PEORIA, Ill. (WMBD) — The former developers of the Hotel Pere Marquette have been found guilty of fraud and money laundering in connection with the redevelopment of the city’s oldest hotel.
Monte Brannan and Gary Matthews had faced charges of money laundering and mail fraud, felonies that could send them to prison for up to 20 years.
Such a harsh sentence isn’t likely given the men’s ages — both are in their late 70s or earlier 80s — but it isn’t out of the realm of possibility to see them spend some time in custody.
Chief U.S. District Judge Sara Darrow will make that final determination at their hearing, which is likely to occur early next year.
Jurors deliberated for about six or seven hours over two days before finding them guilty of more than a dozen counts. Matthews was acquitted of one money laundering charge but was convicted of others.
The city of Peoria noted in an emailed statement that “the jury recognized that the taxpayers, the City of Peoria, senior lenders, and the Marriott Corporation were victims of Matthews’ and Brannan’s crimes.”
City Hall further noted the “Hotel Pere Marquette is an important landmark of our community, a critical necessity for downtown amenities, and an economic driver to attract conferences, events, and visitors to Peoria. Downtown development, as evidenced in our latest strategic plan, continues to be an ongoing focus. With new owners in place, the City is working to ensure that the future of the Hotel Pere Marquette is sustainable and economically successful.”
The convictions for Brannan are in addition to the charges he pleaded guilty to last week. Last Friday, Brannan admitted he hid assets during a bankruptcy proceeding involving the hotel and its developers.
Brannan’s Attorney, Peter Lynch, told Darrow on Oct. 27, that his client would enter a “blind” plea — one without any agreement as to a sentence — to the three counts.
In doing so, Brannan admitted he didn’t tell creditors about a 2003 Dodge Viper that was titled in his name. Nor did he tell them about $80,000 he transferred to his ex-wife three weeks prior to filing his Chapter 11 petition.
And he didn’t disclose he was getting money from a boutique in the area he had invested $100,000 in years earlier.
The convictions appear to close the circle on a fiscal and public relations mess which City Hall has faced for more than a decade.
The trial, which began in mid-October, had city officials take the stand and take jurors back in time to explain how Peoria viewed the deal in the years prior to and after the Pere Marquette and its companion, the Marriott Courtyard, opened in 2013.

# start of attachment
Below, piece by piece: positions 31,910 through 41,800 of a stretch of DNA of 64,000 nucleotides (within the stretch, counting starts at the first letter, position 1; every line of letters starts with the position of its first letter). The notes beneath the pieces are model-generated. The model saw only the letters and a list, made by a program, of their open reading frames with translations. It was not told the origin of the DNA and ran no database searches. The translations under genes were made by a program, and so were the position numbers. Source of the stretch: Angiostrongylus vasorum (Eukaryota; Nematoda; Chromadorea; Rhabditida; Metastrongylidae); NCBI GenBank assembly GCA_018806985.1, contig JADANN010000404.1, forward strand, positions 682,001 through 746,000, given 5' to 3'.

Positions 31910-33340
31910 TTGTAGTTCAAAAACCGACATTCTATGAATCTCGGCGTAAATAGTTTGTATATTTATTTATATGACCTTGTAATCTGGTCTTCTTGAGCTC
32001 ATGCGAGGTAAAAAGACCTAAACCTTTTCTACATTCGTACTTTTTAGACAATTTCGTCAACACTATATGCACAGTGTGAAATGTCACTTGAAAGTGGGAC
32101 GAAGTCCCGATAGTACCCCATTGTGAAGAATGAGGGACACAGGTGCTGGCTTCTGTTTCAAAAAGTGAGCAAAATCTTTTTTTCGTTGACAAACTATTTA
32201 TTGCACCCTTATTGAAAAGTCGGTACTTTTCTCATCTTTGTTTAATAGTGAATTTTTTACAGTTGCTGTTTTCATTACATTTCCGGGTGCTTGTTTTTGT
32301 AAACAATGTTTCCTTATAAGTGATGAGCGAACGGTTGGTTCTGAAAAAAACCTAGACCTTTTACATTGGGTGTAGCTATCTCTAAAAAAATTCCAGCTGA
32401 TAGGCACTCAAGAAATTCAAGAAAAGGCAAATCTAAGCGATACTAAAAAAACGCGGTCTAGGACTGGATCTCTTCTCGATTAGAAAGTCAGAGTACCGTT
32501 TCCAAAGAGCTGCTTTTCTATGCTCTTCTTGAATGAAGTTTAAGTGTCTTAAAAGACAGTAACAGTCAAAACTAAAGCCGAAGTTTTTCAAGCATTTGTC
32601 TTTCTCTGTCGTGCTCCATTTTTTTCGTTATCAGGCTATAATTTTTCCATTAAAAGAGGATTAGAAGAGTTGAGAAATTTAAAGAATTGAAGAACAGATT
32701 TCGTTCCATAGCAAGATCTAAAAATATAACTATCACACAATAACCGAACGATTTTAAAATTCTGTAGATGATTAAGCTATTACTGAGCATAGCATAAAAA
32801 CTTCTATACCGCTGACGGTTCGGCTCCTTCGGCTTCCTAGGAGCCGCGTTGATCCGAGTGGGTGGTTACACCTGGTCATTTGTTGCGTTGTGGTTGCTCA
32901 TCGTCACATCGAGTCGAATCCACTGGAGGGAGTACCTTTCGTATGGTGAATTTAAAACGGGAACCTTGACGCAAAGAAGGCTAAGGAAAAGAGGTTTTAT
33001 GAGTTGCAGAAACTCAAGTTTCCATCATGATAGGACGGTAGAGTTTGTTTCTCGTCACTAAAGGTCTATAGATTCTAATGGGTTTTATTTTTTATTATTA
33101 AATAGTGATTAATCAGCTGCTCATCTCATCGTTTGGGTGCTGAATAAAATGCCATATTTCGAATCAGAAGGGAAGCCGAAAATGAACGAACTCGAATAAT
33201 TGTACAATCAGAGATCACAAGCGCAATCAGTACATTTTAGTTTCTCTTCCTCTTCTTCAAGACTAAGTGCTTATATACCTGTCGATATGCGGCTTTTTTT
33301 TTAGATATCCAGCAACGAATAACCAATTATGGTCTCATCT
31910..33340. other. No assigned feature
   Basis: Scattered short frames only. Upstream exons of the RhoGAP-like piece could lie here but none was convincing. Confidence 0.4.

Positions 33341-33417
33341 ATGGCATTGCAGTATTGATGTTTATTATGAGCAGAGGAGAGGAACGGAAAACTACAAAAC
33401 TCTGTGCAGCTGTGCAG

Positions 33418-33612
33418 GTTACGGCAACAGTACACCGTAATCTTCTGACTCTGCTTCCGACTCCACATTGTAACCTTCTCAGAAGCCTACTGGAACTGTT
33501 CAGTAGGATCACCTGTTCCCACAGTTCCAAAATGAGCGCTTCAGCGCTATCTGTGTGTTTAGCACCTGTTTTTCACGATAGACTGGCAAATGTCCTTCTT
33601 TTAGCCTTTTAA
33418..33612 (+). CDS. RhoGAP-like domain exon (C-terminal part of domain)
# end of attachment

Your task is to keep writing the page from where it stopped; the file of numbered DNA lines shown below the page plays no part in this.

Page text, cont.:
The charges stated the two took more than $800,000 from the hotel and diverted it to themselves after the hotel went into foreclosure. They were also accused of taking $1.6 million from the hotel bank account.
City officials have estimated taxpayers are so far on the hook for at least a $7 million loan to developers which hasn’t been repaid and also about $5 million in losses from a $29 million in bonds which the council and city leaders thought would be prepaid in whole by taxes generated from the $100 million project.
For years, residents have ripped the hotel deal as an example of city government making mistakes, but through Urich’s testimony, it was clear that city officials had their doubts in Matthews’ ability to “do it or don’t” relatively early in the process and certainly before the bonds were issued.
Yet, the desire to have a new 4-star hotel that would be connected to the Peoria Civic Center was seen as a must-have for Peoria.
During the trial, former Mayor Jim Ardis told jurors that he and others on the city council were always looking for a way to reinvest and revitalize the Downtown area, which had fallen on hard times.
Retail had moved out over the years. So had office space and the hope was a redone Pere Marquette, accompanied by another “high-end” hotel and new retail space, would give the area a shot in the arm.
This story will be updated.